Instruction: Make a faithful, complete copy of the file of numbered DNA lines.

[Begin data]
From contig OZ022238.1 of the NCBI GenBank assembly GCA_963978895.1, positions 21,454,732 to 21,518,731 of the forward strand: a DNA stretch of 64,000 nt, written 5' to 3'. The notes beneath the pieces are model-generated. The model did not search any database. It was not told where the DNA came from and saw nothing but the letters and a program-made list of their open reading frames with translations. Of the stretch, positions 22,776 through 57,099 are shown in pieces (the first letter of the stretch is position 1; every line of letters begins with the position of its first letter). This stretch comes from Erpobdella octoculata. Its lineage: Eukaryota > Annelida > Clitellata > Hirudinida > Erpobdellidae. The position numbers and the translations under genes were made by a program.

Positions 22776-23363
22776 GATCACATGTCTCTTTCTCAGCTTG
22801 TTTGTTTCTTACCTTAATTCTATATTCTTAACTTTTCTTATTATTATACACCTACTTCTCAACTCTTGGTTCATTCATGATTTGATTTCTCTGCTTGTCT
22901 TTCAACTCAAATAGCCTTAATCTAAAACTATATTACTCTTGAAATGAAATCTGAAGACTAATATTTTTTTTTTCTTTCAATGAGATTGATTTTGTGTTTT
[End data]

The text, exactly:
From contig OZ022238.1 of the NCBI GenBank assembly GCA_963978895.1, positions 21,454,732 to 21,518,731 of the forward strand: a DNA stretch of 64,000 nt, written 5' to 3'. The notes beneath the pieces are model-generated. The model did not search any database. It was not told where the DNA came from and saw nothing but the letters and a program-made list of their open reading frames with translations. Of the stretch, positions 22,776 through 57,099 are shown in pieces (the first letter of the stretch is position 1; every line of letters begins with the position of its first letter). This stretch comes from Erpobdella octoculata. Its lineage: Eukaryota > Annelida > Clitellata > Hirudinida > Erpobdellidae. The position numbers and the translations under genes were made by a program.

Positions 22776-23363
22776 GATCACATGTCTCTTTCTCAGCTTG
22801 TTTGTTTCTTACCTTAATTCTATATTCTTAACTTTTCTTATTATTATACACCTACTTCTCAACTCTTGGTTCATTCATGATTTGATTTCTCTGCTTGTCT
22901 TTCAACTCAAATAGCCTTAATCTAAAACTATATTACTCTTGAAATGAAATCTGAAGACTAATATTTTTTTTTTCTTTCAATGAGATTGATTTTGTGTTTT